I don’t fault these men (and a few women) who failed to navigate the “character” gauntlet. The system was set up to ensure their failure. Of course, those who made it to graduation think otherwise. Unasked is where was God for these students who sincerely wanted to preach and teach others? When they truly needed help, neither God, nor their churches and pastors, was anywhere to be found.

bruce-gerencser-headshot

Bruce Gerencser, 64, lives in rural Northwest Ohio with his wife of 43 years. He and his wife have six grown children and thirteen grandchildren. Bruce pastored Evangelical churches for twenty-five years in Ohio, Texas, and Michigan. Bruce left the ministry in 2005, and in 2008 he left Christianity. Bruce is now a humanist and an atheist.

You can contact Bruce via email, Facebook, Twitter, or YouTube.

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11 Comments

  1. Avatar
    William

    Bob Gray Sr has an online Bible college… $150 to take a creation 101 course… One of the cheapest and just a course not even a degree. Imagine spending $150 to learn a bunch of junk from answers in Genesis

  2. Avatar
    Sage

    When I was a teenage preachers kid, people would always ask if I was going to be a preacher like my father. I would politely say no, I have other plans. But the the real answer, which I always wanted to say, was “ no, I’ve seen how fake all of you are, and how you treat each other and how you treat your preacher. Who needs that insanity as their job??”

    • Avatar
      Dave

      I spent my freshman year at a Christian college that at least was accredited. I worked hard and was third in my class of a few hundred that year. A surprisingly large percentage of students were unable to cut it academically and were forced to drop out before the end of their freshman year. You couldn’t blame alcohol or sex for distracting them from their studies as was common in secular schools. I can’t help but think that growing up in strict Christian homes is not the key to academic excellence

    • Avatar
      Brian Vanderlip

      Hello, preacher’s kid, Sage… as a PK myself I want to answer your perhaps rhetorical question to emphasize and affirm it: Who needs that insanity as their job? Well, anyone very seriously interested in a structured method of self-suicide and who feels justified in routinely insulting, judging, condemning with Jesus’ love. These people do not do well simply harming themselve and need to support their self-hatred by preaching it. My preacher dad was a lovely man, a helpful person but once you cracked the egg of his IFB beliefs, it was rotten eggs all around…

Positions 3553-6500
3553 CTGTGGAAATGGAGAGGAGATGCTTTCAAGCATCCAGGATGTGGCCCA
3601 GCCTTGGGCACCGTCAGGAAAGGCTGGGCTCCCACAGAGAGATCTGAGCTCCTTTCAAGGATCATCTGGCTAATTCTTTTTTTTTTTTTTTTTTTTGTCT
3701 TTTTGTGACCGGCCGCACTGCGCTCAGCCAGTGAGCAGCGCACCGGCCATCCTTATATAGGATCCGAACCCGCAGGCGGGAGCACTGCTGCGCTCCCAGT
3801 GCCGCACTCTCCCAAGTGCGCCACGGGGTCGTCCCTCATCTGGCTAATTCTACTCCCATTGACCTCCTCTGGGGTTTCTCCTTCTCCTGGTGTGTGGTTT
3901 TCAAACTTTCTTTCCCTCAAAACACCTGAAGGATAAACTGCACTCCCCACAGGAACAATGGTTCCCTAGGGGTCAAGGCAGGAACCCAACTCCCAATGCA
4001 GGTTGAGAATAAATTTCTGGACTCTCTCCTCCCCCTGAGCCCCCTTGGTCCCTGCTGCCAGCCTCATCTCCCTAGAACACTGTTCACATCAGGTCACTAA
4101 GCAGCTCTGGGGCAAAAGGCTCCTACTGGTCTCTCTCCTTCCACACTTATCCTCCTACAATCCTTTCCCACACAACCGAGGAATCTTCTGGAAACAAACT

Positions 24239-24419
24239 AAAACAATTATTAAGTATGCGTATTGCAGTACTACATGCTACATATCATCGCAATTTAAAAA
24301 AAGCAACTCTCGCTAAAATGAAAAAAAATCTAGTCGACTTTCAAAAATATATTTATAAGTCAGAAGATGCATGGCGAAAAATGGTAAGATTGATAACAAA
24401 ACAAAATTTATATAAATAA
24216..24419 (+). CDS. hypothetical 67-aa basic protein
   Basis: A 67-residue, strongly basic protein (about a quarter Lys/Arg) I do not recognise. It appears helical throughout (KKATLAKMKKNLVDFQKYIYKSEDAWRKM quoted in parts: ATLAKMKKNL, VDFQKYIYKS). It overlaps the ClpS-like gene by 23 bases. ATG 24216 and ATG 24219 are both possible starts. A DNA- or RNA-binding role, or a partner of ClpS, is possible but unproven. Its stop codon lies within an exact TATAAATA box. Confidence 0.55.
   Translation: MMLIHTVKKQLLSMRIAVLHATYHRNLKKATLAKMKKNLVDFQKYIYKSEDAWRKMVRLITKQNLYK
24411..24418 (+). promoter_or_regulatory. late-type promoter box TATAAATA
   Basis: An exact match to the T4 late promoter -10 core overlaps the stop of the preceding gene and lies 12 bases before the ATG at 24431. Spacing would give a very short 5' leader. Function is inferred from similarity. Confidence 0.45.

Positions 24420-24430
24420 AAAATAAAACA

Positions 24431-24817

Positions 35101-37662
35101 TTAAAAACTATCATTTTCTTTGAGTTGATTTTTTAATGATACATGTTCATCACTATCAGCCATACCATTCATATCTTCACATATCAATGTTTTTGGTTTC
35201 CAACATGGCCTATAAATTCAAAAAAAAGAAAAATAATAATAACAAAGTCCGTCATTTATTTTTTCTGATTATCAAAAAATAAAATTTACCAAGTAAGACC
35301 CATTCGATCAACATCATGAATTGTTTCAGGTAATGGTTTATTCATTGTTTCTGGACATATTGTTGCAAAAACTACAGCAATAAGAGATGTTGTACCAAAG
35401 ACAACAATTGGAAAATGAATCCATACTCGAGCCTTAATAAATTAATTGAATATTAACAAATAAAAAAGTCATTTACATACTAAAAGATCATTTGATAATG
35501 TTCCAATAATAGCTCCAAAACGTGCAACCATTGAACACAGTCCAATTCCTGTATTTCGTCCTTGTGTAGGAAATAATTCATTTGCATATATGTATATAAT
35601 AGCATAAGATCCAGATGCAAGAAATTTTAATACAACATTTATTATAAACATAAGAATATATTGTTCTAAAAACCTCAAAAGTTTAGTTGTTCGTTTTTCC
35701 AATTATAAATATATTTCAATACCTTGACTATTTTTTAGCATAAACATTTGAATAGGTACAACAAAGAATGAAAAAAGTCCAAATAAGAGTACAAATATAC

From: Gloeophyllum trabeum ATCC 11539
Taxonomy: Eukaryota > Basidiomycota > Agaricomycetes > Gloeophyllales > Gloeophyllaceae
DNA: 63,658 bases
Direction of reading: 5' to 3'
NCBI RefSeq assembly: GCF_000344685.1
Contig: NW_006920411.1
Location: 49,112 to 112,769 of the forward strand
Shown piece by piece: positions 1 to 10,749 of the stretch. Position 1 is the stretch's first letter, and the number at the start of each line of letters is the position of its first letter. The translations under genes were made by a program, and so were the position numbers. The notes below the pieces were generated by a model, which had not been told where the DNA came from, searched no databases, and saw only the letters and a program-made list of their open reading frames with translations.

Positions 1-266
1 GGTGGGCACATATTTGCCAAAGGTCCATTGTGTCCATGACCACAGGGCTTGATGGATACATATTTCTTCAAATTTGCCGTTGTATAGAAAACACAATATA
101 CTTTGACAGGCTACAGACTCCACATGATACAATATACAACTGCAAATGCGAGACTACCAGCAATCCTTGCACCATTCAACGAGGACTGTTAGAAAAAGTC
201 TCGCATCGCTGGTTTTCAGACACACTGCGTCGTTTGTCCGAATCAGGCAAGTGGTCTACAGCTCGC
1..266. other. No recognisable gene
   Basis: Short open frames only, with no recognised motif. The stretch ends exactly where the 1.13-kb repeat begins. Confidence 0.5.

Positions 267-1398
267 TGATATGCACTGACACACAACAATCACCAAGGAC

I had the same question regarding preaching as a profession thrown my way often and most often it was a typical statement more than a question: “I guess when you grow up you’ll be a wonderful preacher and servat of God just like your daddy!”
      My little eyes would widen and I was rendered speechless. It was a beautiful thing to see our Saviour at work destroying freedom with every hymn, with every sermon. Women and children have their roles, God-ordained. They need to be taught, as I was, to shut the fuck up and fall into lock-step.

  3. Avatar
    Troy Heck

    Very interesting. I avoided living in a dorm fortunately. Do you think quitters were disparaged because they hurt the bottom line financially?
    I suppose it is easy to criticize the quitters from the top of the pyramid scheme without walking in their moccasins.
    I was reading that Malone and his son died within a month of each other (in 2007), do you know if the son’s death was related to the father’s? It seems the remaining leaders at midwestern wasted no time hightailing it to the suburbs after the Malones died as well.

    • Avatar
      Bruce Gerencser

      I think it was a matter of “Biblical principle.” As a pastoral student, I was encouraged to pick a community, start a church, and stay there for the rest of my life. I played basketball with Tom Malone. He was a “no blood, no foul” kind of player. He despised whiners and weakness. I witnessed him savage several students because they complained about being fouled. At the time, I played by the same rules. 😂😂

  4. Avatar
    MJ Lisbeth

    Bruce—My questions are not an attempt to judge you or your credentials. Rather, they’re an attempt to understand something.

    Here goes: You describe the lack of academic standards at Midwestern. I wonder: Were the Biblical studies based only on translations? If so, was King James the only translation used?